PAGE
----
Effect of seasons on calving

Effect of seasons on calving

Why is calving seasonal?
Red deer and wapiti calve in early summer. Seasonal reproduction ensures that calves are born in weather conducive to survival.  In the northern continental regions, the calving period is also aligned with peak feed production, enabling the hinds to maximise milk production.  This gives the calves the best chance to grow to the body size needed to survive their first winter. Also, the dam needs plenty of high-quality forage to maintain body condition during lactation in order to successfully reproduce in the following year.

What are the benefits of seasonal calving?
In lowland systems, early summer calving can dovetail well with other livestock species, such as spring-lambing sheep. Total farm outputs may be increased by optimising pasture utilisation by the different livestock species over the entire spring-summer period.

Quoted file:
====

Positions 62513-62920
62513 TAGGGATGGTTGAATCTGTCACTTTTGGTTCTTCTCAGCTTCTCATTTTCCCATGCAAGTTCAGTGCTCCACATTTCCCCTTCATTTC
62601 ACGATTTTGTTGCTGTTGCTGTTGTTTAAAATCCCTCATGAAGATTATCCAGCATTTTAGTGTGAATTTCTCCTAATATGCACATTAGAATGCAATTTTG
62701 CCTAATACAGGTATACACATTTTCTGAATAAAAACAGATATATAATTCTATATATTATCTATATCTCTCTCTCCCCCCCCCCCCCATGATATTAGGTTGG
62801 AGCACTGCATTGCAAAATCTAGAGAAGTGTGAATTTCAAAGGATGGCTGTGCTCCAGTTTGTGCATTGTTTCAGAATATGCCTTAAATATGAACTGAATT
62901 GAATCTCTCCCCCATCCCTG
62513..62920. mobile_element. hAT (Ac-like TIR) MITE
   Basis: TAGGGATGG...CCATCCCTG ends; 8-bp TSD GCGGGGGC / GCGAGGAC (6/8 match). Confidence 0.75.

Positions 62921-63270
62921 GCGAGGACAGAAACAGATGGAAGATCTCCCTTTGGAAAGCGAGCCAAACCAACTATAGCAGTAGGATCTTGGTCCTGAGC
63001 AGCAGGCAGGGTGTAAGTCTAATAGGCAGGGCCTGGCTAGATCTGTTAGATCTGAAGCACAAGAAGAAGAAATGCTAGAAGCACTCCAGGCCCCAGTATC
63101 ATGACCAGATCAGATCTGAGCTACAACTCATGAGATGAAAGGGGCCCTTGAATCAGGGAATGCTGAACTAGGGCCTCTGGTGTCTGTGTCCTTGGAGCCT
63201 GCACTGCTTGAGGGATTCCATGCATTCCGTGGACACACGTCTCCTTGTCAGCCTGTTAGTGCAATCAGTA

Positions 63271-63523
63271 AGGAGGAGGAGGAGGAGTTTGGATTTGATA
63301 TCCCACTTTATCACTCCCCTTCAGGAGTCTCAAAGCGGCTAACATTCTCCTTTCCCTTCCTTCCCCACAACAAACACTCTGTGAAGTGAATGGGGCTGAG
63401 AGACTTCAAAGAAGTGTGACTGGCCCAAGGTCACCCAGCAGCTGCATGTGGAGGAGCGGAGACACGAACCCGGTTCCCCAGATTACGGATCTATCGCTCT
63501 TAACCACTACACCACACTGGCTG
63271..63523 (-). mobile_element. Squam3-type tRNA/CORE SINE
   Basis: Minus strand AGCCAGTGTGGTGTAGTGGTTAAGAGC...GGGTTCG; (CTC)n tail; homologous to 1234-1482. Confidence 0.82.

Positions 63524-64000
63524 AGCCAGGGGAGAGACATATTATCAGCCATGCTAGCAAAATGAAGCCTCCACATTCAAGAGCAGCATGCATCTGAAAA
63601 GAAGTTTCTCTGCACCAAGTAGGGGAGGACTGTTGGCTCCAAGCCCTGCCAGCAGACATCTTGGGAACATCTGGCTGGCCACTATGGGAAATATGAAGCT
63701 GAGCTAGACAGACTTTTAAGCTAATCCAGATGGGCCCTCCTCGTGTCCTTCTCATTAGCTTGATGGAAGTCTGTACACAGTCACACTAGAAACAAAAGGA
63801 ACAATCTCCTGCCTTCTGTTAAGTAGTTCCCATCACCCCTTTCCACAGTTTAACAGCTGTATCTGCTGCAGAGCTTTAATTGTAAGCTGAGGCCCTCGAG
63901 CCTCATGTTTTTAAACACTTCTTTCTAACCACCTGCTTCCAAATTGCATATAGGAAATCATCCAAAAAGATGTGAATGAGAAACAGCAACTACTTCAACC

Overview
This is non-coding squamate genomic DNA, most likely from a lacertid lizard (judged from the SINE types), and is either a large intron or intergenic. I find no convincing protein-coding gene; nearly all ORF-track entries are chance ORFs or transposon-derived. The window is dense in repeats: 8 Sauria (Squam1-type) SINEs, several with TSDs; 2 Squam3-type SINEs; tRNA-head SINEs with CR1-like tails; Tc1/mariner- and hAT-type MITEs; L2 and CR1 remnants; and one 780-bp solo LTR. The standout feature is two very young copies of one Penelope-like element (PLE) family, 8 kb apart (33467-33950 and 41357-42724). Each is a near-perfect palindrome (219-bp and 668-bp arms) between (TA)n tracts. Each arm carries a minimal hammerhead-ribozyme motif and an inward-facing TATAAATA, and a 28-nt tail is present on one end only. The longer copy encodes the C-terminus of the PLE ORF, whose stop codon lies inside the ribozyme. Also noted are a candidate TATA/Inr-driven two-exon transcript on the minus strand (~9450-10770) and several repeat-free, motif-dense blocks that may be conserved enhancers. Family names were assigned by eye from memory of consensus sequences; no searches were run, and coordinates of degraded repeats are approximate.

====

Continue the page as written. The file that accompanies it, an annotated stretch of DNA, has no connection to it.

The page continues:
What are the other effects of seasonal calving?
Pasture production on NZ lowland farms peaks well before calving due to the benign climate. This can cause a misalignment between feed availability in spring and peak energy demands of lactating hinds in summer. However, there is generally a good alignment between red deer calving and lactation periods and feed production in our high-country systems.

What can be done to minimise unwanted effects of seasonal calving?
It is possible through good nutritional management of the hind at mating to bring forward calving by one to two weeks (see Mating management of adults).

Recent research has found a modest amount of genetic variation in seasonality within red deer strains that will allow for gradual (but permanent) advances of the calving season. Achieving this would require deer breeders to systematically collect information on hind conception dates (using ultrasound scanning) (see Foetal Ageing), parentage of calves and the determination by genetics of stag breeding values for early conception (see DEERSelect).

Show me the science
Asher, G.W., Fisher, M.W., Fennessy, P.F. (1996) Environmental constraints on reproductive performance of farmed deer. Animal Reproduction Science 42: 35-44.